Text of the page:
Glyn Evans: Where do companies get their values?

Co-chair of the North East Institute of Business Ethics asks how companies can define their values

Rev Glyn Evans
Rev Glyn Evans

The question which comes to my mind when people talk about values is where do they get them from?

So where do you get your values from? It is a question we seek to talk about at the North East Institute of Business Ethics (NIBE). We decided to set up NIBE to get people talking about business ethics and to help each other look at our values and the culture of businesses in the North East.

For me as a vicar I feel my values come from my faith but they are influenced also by discussion, experience and of course my upbringing. The challenge I think we have nowadays is to decide what shared values might be or ‘look like’.

I believe we are in a ‘confused.com’ moment. All around I see a discussion going on about what British values are as if they are different from French ones or South African ones. Are they?

The reason I talk about being in a ‘confused.com’ moment is that I think we are confused about what values we share and how we might live them out. I see contradictions all around me.

It’s hard to explain in a short article but an example might be Strictly Come Dancing. On the Saturday night we are told to tune in for the live results show on Sunday but how clear does the BBC make it that the results show is actually recorded immediately after the show on the Saturday night? So the BBC are twisting the truth. The culture is one in which not spelling out the truth is OK. Well is it? What kind of culture are we accepting?

My second question after “Where do you get your values from?” is “Do you live them out?”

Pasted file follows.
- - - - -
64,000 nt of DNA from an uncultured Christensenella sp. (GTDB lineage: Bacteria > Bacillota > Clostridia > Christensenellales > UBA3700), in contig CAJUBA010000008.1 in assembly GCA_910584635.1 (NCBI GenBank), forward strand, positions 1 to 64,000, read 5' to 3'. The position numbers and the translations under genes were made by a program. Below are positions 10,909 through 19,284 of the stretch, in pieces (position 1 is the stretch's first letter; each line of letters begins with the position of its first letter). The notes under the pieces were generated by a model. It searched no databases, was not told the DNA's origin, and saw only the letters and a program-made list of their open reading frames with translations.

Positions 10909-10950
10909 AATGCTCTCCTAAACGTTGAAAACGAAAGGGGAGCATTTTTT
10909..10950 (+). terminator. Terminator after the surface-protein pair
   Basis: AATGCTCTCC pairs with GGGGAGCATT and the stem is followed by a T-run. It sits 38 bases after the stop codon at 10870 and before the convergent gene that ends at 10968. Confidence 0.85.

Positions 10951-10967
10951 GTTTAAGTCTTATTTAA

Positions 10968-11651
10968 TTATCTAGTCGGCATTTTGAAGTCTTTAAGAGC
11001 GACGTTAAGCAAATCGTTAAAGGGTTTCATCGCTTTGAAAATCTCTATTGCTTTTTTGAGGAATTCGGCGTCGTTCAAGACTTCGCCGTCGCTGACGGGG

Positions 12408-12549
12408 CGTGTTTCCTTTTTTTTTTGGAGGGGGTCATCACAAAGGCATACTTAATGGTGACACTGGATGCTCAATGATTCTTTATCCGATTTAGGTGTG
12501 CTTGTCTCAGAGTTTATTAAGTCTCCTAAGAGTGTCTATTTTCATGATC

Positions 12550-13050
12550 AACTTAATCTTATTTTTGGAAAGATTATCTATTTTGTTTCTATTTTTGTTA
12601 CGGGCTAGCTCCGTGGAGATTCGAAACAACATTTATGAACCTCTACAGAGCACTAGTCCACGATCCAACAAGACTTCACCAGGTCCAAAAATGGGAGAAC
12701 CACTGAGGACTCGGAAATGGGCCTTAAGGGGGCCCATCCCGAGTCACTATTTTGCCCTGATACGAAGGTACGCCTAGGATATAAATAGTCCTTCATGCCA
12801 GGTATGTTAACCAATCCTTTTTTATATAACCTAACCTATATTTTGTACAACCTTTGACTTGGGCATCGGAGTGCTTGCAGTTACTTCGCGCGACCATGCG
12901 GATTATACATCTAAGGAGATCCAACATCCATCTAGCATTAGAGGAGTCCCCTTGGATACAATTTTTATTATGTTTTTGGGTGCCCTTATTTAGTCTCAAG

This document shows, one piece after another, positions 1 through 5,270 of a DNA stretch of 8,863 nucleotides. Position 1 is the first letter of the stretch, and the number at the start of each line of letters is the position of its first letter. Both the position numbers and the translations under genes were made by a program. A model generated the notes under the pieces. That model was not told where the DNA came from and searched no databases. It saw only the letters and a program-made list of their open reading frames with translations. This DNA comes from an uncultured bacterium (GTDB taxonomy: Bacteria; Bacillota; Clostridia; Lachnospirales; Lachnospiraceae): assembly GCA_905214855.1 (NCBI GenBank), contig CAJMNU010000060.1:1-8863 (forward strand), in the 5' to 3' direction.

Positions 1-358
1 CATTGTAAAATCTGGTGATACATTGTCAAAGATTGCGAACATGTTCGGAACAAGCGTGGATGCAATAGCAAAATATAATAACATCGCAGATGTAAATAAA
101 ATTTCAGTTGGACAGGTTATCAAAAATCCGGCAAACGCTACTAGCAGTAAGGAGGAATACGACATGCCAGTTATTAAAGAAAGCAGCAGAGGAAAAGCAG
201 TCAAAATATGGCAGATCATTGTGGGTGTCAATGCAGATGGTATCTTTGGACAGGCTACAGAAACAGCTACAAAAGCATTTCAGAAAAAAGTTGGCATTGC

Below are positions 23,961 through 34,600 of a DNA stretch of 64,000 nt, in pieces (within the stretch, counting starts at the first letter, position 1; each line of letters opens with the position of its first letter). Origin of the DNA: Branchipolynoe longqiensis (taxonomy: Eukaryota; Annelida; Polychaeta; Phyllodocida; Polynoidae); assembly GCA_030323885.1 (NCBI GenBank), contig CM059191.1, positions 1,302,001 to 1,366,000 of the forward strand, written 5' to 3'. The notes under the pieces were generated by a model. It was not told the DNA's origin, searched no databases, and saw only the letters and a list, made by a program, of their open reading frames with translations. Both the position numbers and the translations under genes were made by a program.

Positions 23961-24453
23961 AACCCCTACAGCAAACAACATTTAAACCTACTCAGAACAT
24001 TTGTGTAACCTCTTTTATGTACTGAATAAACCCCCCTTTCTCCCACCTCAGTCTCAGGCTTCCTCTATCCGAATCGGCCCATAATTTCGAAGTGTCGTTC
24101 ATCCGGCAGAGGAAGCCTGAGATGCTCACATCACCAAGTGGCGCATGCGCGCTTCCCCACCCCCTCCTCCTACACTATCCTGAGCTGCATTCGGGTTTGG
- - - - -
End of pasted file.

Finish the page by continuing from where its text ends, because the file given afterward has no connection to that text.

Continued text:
Living out your values sets a culture (that’s not just the boss, although that’s a great start!) Now I don’t want to use a Christian example of living out ones values in this case but a hero of mine from the secular world.

Who is your hero or heroine? Mine is Stephen Gough (born 1959, the same year as me, so a good punk I hope), known as the Naked Rambler. Stephen is a former British Royal Marine. In 2003–04 he walked the length of Great Britain naked and again in 2005–06 but was arrested. He subsequently spent six years in prison.

He was involved with the public nudity advocacy group The Freedom to be Yourself. Oh if we could be ourselves! The reason he’s my hero and why I am writing about this in an article on Values and Culture is that he sticks to his principles.

He believes in what he is doing so much he is willing to go to prison for six years! Only if I could do that and only if businesses could stick to the values they set out.

My plea is stick to your principles and values and the culture we want will come about. Live the change you want to see. But before that may I suggest you first ask yourselves where you get your values.

The Rev Glyn Evans is Newcastle’s city centre chaplain and co-chair of the North East Institute of Business Ethics

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